- Operate a drone without Remote ID but at specific FAA-recognized identification areas.
“The rule also dictates that the location of both the drone and the operator are broadcast,” France noted. “That makes sense given that, unlike in a manned aircraft, the pilot won’t be in the same physical location as the aircraft itself.”
When operating drones at night, the rules require pilots to complete special training and that the drones must be equipped with anti-collision lights that can be seen for three statute miles and have a flash rate sufficient to avoid a collision.
For drones operating over people, the aircraft must not contain any exposed rotating parts that would lacerate human skin.
France acknowledged that the new rules alone don’t fully address all of the issues required to make commercial drone deliveries commonplace. But, she added, they do address a critical foundation to make that happen: identifying the locations of unmanned drones and their operators.
“Without the ability to actively identify and track the location of drones within public airspace, it’s impossible to assure the safety of other aircraft or people on the ground,” she said. “These regulations lay out the specific requirements for unmanned drones, as well as their remote operators, to be identified throughout the entirety of their flights.”
Alexander noted that there are lots of commercial opportunities associated with the widespread use of drones as a primary transportation medium which are both cost-effective and “green.”
“And given new societal realities created by the COVID pandemic — such as social distancing — the timing of this ruling is particularly apt,” he said.
“Some commercial drone delivery services actually have huge societal benefit, such as saving lives,” he added. “Tissue and organ delivery services utilizing drones are a prime example.”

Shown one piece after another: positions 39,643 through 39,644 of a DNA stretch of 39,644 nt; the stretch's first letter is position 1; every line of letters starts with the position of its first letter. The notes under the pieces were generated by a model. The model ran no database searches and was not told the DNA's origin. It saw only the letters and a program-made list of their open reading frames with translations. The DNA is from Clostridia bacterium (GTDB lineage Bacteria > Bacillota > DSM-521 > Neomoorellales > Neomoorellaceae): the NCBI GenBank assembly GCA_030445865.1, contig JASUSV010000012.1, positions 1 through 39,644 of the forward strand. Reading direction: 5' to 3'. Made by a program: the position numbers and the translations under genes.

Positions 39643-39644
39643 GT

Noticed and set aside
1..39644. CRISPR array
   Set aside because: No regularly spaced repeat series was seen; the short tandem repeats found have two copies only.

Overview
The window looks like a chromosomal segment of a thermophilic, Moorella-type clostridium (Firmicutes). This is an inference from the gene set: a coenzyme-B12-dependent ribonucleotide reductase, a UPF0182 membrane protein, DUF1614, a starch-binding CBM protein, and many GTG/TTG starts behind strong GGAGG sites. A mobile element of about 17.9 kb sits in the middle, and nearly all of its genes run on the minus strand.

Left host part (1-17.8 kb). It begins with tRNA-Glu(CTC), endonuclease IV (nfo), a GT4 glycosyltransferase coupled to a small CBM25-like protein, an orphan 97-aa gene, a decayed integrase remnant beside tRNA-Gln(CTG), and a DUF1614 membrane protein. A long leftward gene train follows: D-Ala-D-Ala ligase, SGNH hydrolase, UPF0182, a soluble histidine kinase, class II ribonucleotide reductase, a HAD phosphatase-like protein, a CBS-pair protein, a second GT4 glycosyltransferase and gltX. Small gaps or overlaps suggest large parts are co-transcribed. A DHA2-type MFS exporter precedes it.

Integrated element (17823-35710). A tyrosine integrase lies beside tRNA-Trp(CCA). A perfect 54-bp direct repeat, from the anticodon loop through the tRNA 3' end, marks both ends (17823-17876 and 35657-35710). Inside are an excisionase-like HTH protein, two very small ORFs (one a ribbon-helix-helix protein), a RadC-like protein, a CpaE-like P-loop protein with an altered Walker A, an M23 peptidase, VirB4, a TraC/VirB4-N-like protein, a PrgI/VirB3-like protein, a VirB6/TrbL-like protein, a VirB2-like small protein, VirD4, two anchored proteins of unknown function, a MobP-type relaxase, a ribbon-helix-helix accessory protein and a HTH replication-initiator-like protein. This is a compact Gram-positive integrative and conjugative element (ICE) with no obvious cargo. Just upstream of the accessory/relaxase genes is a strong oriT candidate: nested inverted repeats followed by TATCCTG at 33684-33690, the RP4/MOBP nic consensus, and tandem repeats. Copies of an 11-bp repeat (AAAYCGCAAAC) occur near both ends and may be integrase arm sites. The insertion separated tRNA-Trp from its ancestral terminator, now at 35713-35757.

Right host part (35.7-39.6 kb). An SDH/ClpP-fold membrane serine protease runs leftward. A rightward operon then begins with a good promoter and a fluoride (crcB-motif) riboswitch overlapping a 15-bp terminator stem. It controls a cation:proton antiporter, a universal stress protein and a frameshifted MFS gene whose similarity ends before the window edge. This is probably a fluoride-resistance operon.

Noise and Lifestyle Problems
Public safety and monitoring and managing drone traffic aren’t the only problems facing drone delivery. Noise and quality of life issues are likely to emerge.
“We’ve yet to see much public outcry, but to my mind that’s simply because we really haven’t seen all that much commercial drone traffic yet,” observed France.
“You have only to look at the controversy and public complaints from communities near airports large and small to anticipate where this might go,” she said.
“To compound the issue,” she continued, “drones won’t be limited to the low-level airspace around airports alone. I know I get annoyed when I hear a lone amateur drone whirring around near my house. What’s it going to look and sound like when there are multitudes of commercial drones flying around?”
Alexander added that there are still technical challenges for the aircraft, too. “Endurance is huge problem,” he said. “Getting a drone to stay airborne for extended periods of time is currently a challenge and is associated with limited battery life or short supplies of fuel.”
He added that navigation in airspace shared with manned aircraft can also be a problem.
Fortunately, we still have a few more years to iron out some of these problems. “Right now, we’re in a trial phase,” observed Enderle. “We don’t even know what the threats to the drones are, which makes insuring them problematic. 2021 will be a year for a lot of trials. We probably won’t get to a critical mass anywhere until 2025.
“We’ll probably see deliveries more often in rural areas than in urban centers,” he predicted. “Drones make a lot more sense in rural areas. There’s a lot more places to land and the cost of truck deliveries in rural areas is relatively expensive.”
“We also have self-driving delivery vehicles coming,” he added. “They work better than drones in densely populated urban areas.”